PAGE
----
The 52nd season of the Sherman Symphony Orchestra will begin Sept. 30 with a farm-to-table dinner performance. Even though the dinner and show are already sold out, symphony show patrons will have many opportunities to see and hear the orchestra perform this season.

The October 7 performance will feature Johannes Brahms’s “Symphony No. 2 and Maurice Ravel’s “Bolero.” There will be a Christmas performance by the orchestra on Dec. 3-4. Igor Stravinsky’s “Firebird” will be played on March 3, and Pyotr Tchaikovsky’s “Symphony No. 5” will be played on April 28. The October, November, March and April performances are held at Kidd-Key Auditorium in Sherman. The December performance will be held in the Sid Richardson Center at Austin College.

“Our programming is not usually coordinated into a theme,” Sherman Symphony Conductor Dan Dominick. “I do the programming — that is one of the difficult jobs, but a great joy to choose the season’s repertoire. We try very hard to present concerts of music that include pieces the audience will recognize, also pieces that are less familiar but which are truly worth hearing. Each concert will include something very exciting and something very beautiful.”

Dominick said there are wonderful people involved with the symphony, and he believes that is why is so good.

“As a teaching orchestra, our highly skilled, trained, professional members know that they are helping the other players to advance — and that over time the orchestra is that much stronger,” he said. “We also get graduate students from area universities who’re highly skilled and eager for playing opportunities and experience. Knowing from the start that this is who we are, we have a very friendly and helpful and even loving atmosphere in rehearsal. I think that shows or sounds in a performance.”

The Sherman Symphony began in the fall of 1966. It was organized by Austin College faculty member Cecil Isaac.

“His vision was for a community orchestra that would help with music education at the college but also provide area musicians a high-performing group to play in,” Dominick said. “We have evolved into a much larger and more professional organization in the past 52 seasons, but the SSO is still a teaching orchestra. We include college and even sometimes high school players who are qualified. It is the mission of the SSO to provide opportunities for area musicians, young and older, to further their skills and to learn how to play music from different periods and styles.

The Sherman Symphony also works to educate area students through its free children’s educational concerts each year. The October, March and April concerts are free to students of all grade levels and college.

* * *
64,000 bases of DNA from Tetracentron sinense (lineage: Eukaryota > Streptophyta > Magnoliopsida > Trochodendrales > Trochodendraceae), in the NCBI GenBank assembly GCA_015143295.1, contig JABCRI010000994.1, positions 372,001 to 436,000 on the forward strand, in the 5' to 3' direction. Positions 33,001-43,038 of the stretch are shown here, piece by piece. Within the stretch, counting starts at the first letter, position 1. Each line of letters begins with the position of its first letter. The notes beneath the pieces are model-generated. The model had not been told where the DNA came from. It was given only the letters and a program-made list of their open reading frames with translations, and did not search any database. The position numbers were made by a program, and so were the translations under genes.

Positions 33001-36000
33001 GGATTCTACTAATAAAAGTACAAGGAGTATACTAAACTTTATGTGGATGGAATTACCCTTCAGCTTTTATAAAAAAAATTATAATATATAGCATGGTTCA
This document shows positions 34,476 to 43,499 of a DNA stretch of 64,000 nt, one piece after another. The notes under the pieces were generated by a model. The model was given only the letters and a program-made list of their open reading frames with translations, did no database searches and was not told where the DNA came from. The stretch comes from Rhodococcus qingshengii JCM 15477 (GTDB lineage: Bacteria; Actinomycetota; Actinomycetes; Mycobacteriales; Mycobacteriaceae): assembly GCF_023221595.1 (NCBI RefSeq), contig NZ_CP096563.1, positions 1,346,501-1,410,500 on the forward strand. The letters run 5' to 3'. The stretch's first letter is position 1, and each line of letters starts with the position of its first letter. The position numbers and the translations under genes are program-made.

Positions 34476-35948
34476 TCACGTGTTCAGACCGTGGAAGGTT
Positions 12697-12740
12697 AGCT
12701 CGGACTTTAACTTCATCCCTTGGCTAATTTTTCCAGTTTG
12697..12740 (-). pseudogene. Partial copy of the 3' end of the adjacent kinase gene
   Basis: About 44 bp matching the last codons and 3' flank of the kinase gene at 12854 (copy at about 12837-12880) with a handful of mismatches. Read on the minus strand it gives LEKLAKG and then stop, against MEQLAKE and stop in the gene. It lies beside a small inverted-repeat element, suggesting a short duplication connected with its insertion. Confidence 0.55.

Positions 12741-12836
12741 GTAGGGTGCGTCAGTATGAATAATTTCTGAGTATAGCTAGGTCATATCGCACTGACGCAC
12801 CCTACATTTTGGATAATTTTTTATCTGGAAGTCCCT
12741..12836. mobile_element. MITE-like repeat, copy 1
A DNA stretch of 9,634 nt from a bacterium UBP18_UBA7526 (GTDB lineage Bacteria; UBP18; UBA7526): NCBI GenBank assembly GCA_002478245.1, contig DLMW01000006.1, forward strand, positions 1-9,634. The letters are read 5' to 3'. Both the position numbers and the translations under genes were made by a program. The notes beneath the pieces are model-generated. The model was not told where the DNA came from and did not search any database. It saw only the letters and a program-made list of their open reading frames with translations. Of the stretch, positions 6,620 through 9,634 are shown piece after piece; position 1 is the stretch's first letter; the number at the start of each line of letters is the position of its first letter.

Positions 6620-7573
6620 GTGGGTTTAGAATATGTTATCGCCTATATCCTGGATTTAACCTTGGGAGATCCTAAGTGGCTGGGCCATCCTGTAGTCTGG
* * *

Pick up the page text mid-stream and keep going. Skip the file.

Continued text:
“The community orchestra is important because it is the opportunity for young people to see local musicians perform,” Dominick said. “I think it gives them the chance to imagine themselves continuing with their music, knowing that it isn’t just professionals from Dallas who make music. They can grow up, studying their music, and be involved in performances themselves. We provide classical music, which is not heard live in just about any other way, to our region. It may be that few grow up studying or listening to classical music, but very many people love classical music once they are exposed to it. We provide that experience with great music right here, without folks needing to drive to Dallas.”

Dominick has been with the Sherman Symphony since fall of 1992. He is a full-time faculty member at Austin college who teaches conducting, music history, and piano.

The orchestra “is a testament to our local community to the fact of classical music’s enduring value,” he said. “It is also a testament to the generosity and depth of pride in our community. North Texas and southern Oklahoma really care about the arts.”

The legacy of the Sherman Symphony, Dominick said, is in its teaching and education.

“We have raised up generations of orchestral musicians, professional and otherwise,” he said.

Aside from its Sherman performances, the orchestra plats in Ardmore, Oklahoma and Denison. It will soon be performing in Greenville. The orchestra has a monthly television broadcast on KXII-12 CBS.

“I would love for the SSO to truly be known as belonging to all of North Texas/southern Oklahoma,” Dominick said. “We want to perform in Durant and maybe Gainesville. And I think McKinney and those southern neighbors would have a hard decision on whether to drive to Dallas or Sherman when considering orchestra performances.”

The orchestra hears auditions at the beginning of each season at the beginning. Auditioners play three different pieces that show their ability to play fast, play melody, and show their knowledge and awareness of different styles.

“We gain about two or three new players a year not counting AC student members,” Dominick said. “Since we don’t lose many, the orchestra grows over time!”